Legends of Tomorrow
Series 1, Episode 10
Okay, I mean, wow. I said in the last review that in spite of Rip Hunter's vow that they would stop Vandal Savage in 2147 or die trying, they obviously wouldn't be stopping him in that time period, but I kind of expected them to spend longer there than a single episode. As it is, they show up, have a fairly bland story in which not a tremendous amount actually happens, and then leave again. Not quite the dramatic showdown you promised us, show.
Arriving in 2147 in the dystopian, corporate controlled Kaznian Conglomerate, Rip reveals to the team that in five years, Per Degaton, the son of the region's ruler, will become a vicious dictator who releases a virus that wipes out most of the population, paving the way for Vandal Savage to conquer the world another fifteen years after that. With the team divided on what to do, they settle for kidnapping Per Degaton, reasoning that if they remove him from the timeline, the damage he'll do can be averted. Meanwhile, Ray discovers that automated versions of his Atom suit are being used as a brutal police force, while Kendra is haunted by memories of her previous happy moments with Carter. Sara tries to convince Len to visit Mick, who is still stuck in the brig.
If I'm being honest, more than anything this episode was just boring.
|In the future, everyone wears wool jackets in office colours.|
The Ray plotline manages to go from 'what if this is the end point of all my work' to 'oh my god, what if I have a secret baby?' in about six seconds flat, turning an interesting if slightly hackneyed plotline about technology and ethics into a boring, tired, soap opera-ish, and very hackneyed plotline about having accidentally gotten someone pregnant.
The storyline even ends on a sitcom note, as Ray discovers that it was his brother Sidney who spawned the line that created the evil Atom suits. You can practically hear the laugh track that the writers wanted to put in but couldn't. Before that, though, it's mostly him angsting about how he might have gotten a friend-with-benefits pregnant, which - okay, Ray? I guess that would be a problem? It's certainly not the biggest problem on your plate right now, though?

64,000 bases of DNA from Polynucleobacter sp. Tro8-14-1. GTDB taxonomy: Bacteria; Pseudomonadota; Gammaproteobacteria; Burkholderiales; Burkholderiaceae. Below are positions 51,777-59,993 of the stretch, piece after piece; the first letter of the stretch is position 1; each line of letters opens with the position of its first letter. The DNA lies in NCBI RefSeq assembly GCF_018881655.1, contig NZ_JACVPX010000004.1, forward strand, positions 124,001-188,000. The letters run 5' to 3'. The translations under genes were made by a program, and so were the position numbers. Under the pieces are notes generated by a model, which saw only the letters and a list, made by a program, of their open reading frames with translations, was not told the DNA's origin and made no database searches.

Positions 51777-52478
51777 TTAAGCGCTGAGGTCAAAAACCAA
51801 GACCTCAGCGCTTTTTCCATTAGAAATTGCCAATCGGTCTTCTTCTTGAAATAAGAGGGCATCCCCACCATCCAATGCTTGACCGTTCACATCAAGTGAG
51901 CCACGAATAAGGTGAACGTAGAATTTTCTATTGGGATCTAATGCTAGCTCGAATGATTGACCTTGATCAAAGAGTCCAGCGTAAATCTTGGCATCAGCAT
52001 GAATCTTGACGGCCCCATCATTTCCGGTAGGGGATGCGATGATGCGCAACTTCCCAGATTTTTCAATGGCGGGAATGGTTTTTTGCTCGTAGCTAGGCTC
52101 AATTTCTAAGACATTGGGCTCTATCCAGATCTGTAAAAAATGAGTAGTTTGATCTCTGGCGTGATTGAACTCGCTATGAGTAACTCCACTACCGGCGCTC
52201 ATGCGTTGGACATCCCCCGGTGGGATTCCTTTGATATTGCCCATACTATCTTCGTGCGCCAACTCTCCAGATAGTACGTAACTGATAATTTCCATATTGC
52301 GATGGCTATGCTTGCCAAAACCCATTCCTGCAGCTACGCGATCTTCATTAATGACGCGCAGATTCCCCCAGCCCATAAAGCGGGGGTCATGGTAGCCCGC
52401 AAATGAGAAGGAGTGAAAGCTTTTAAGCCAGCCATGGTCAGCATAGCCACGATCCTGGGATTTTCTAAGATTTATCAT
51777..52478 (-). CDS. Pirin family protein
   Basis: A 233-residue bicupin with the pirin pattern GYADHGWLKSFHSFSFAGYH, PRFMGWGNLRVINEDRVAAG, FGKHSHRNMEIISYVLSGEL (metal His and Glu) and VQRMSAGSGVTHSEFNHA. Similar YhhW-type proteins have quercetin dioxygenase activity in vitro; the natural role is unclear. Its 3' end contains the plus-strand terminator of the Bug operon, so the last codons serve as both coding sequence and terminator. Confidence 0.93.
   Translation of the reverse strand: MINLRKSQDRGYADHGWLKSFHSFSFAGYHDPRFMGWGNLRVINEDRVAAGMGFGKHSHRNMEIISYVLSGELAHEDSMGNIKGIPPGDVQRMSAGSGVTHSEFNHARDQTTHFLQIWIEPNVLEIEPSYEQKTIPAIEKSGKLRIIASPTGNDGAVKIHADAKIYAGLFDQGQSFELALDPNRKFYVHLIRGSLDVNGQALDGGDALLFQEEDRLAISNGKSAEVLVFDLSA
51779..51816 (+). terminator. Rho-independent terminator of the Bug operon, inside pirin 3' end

The other side plot is Mick's reformation, which is seemingly done and over with by the end of the episode, so that's - nice? Again, show, you had rather given me the impression that this might span multiple episodes, not just the C-plot of a single one, so I admit to being somewhat caught off guard by the speed with which you've wrapped up that plotline.
We do learn from Mick that now that he's failed, the Time Masters are sending three more hunters after them, these ones much more brutal and efficient than he is. So that's nice.
(As an interesting 'tying into other canon' point, this episode takes place four years before Eobard Thawne is born. The fact that Thawne is apparently born a year before the most brutal dictator in mankind's history takes over the world and wipes out most of the population gives us some interesting hints to his character - and you have to wonder how the changes to the timeline, which now mean that he's born four years after that, since it now all happens earlier, might change him.)
The A-plot, meanwhile, mostly revolves around the moral dilemma as to whether to kill Per Degaton. After a few protestations that it would save billions of people, the show starts presenting this as a simple one-for-one exchange, in which killing Per Degaton would save Rip's son, which is a terrible waste, really, because, well, it would save billions of people. That's exactly why the 'do I kill Hitler as a child' dilemma works in fiction, because it presents characters with the choice of an immense personal evil that aids the greater good or keeping their personal moral record intact while idly allowing untold numbers to die.
|Kendra in a rare moment of 'doing something in this episode other than sitting around.'|
Boiling it down to 'Rip can save his son if he kills Per Degaton' both cheapens the conflict and doesn't make a lot of sense - after all, they don't know that killing him will actually change much at all. In fact, given that Gideon tells them outright that removing him from his era and dropping him somewhere else changes barely anything, they have every reason to believe it won't, since surely 'vanishes mysteriously never to be seen again' and 'dies' are functionally the same thing for the timeline.
In a way, this might be one of the worst episodes of the series - and it also has Kendra go back to 'doing nothing much at all', which vexes me - as the show sets up a dozen interesting plot points only to utterly fail to go anywhere interesting with any of them. I'm disappointed, but it's not like there aren't six more episodes for the show to redeem itself in. Next week, we're apparently going to the Wild West, which I think everyone can agree is not a gigantically interesting time and place in history, but maybe they can do something fun with it.